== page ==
It occurs most commonly in middle- to older age… dogs.
The chronic spinal cord compression with this type of disc disease often causes atrophy of the spinal cord.”
3) Hansen’s Type I Intervertebral Disc Disease (IVDD)
This is the most common culprit of Dachshund back injuries in dogs between the age of 3 and 8 years of age.
It’s a result of spinal disk degeneration that causes ruptures in the disks of younger dogs.
Hansen’s type I Intervertebral Disc Disease (IVDD) is commonly referred to as simply “IVDD”.
In other words, IVDD is a degeneration of the spine (due to the disease) that occurs at a younger age than can be attributed to the normal aging process.
At least 95% of the cases I can recall of Dachshund’s with mobility issues – ranging from slight to paralysis – is due to a current or previous diagnosis of IVDD.
If a Dachshund has IVDD, the disease typically presents itself as a sudden inability to walk normally between the ages of 3 and 8 years old.
I’ve heard of a couple recent cases where a Dachshund was diagnosed with IVDD at as young as 1-2 years old.
This most common form of IVDD – Hansen’s Type I – is what I’m going to talk about in this article.
About Intervertebral Disc Disease (IVDD) in Dachshunds
IVDD is a degenerative disease that causes the spinal disks to age faster than normal.
The disks become dry, brittle, and fragile.
IVDD starts when the jelly-like inner layer hardens (calcifies) and dries out, so it can’t cushion like it’s supposed to.
When the fibrous, outer layer of a disk cracks, and the inner layer bulges out, or herniates, it causes pressure on the dog’s spinal cord.
It can bulge out a little or a lot, causing mild to severe problems.
Some problems caused by IVDD are far more serious than others but they all affect the health and happiness of your Dachshund to some degree. (Source: L’il Back Bracer)
Below are some facts about IVDD-related back injuries.
Note: IVDD can also affect disks in the neck. It’s less common (but equally as critical to know about) so I am primarily going to refer to IVDD back injuries in this article.
IVDD is a GENETIC Disease
That means your Dachshund was born with it and whether your dog has no symptoms, mild pain, or becomes paralyzed is largely out of your control.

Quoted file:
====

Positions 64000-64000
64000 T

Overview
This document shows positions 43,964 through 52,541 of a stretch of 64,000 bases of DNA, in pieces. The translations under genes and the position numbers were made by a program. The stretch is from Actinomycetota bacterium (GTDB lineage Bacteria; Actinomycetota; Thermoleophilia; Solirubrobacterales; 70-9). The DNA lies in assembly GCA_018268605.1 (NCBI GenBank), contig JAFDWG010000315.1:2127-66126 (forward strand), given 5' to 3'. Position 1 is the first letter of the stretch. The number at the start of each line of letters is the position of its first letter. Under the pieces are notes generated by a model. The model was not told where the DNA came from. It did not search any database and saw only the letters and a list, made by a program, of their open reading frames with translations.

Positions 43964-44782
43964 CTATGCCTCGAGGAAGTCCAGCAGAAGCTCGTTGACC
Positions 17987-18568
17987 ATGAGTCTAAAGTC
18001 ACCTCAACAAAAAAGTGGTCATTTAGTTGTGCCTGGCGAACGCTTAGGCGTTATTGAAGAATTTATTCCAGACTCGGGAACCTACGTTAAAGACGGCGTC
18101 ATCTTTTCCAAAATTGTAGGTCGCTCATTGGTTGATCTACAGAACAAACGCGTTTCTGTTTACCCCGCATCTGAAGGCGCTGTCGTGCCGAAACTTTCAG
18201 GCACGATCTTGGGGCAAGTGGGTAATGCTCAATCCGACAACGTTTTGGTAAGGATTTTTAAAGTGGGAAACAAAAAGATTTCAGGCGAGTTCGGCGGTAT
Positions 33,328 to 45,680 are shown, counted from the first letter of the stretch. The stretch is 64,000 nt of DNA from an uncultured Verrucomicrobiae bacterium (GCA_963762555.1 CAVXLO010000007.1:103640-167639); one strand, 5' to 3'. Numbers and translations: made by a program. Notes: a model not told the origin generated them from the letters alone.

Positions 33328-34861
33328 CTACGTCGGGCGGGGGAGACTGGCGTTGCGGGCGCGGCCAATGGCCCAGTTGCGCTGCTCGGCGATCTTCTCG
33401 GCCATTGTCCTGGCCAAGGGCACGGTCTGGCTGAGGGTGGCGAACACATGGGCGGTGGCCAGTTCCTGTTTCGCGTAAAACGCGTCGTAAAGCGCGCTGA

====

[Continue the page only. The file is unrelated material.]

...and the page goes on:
I’ve had people argue with me that IVDD is not genetic. We’ll here is some science to back up my statement.
According to the University of California – Davis School of Veterinary Medicine (UC Davis) – one of the premier research facilities for IVDD in the US:
“A Dachshund’s long back and short limbs (legs) is caused by Chondrodysplasia (CDPA), commonly called the dwarfism, which interferes with the body’s normal development of cartilage.“
All Dachshunds have some form of this gene. It’s what causes the unmistakable “long and low” Dachshund look.
Dogs with a certain mutations of this gene – specifically Chondrodystrophy (CDDY) – are at higher risk for intervertebral disk herniation.
In an article titled Genetic Discovery Finds Dachshunds’ Short-Leg Phenotype Linked To IVDD states”
“Type I IVDD is most common in Dachshunds.
It is an an inherited disorder caused by CDDY, a condition of shorter legs and abnormal intervertebral discs in which the discs degenerate prematurely in young dogs, occurring in some dogs as young as 1 year of age.”
Unfortunately, there is no reliable test for IVDD… yet anyway.
The reason, explained loosely, is because all Dachshunds have some form of the dwarfism gene and it’s still not 100% clear what mutation is causing IVDD.
But there is hope. Scientists are making progress on pinpointing the cause.
You can read more about the progress they have made in identifying the gene mutation responsible for IVDD HERE.
The good news is, because back injuries are due to IVDD, which is inherited in a dog’s genes, you can stop feeling guilty that it was “something you did” if your dog starts having back or neck problems.
But it’s also bad news.
If Your Dog Has IVDD, a Back Injury May Not Be Preventable
Approximately 25% of Dachshunds, or 1 in 4, will suffer some sort of back injury in their lifetime where IVDD can be pinpointed as the cause.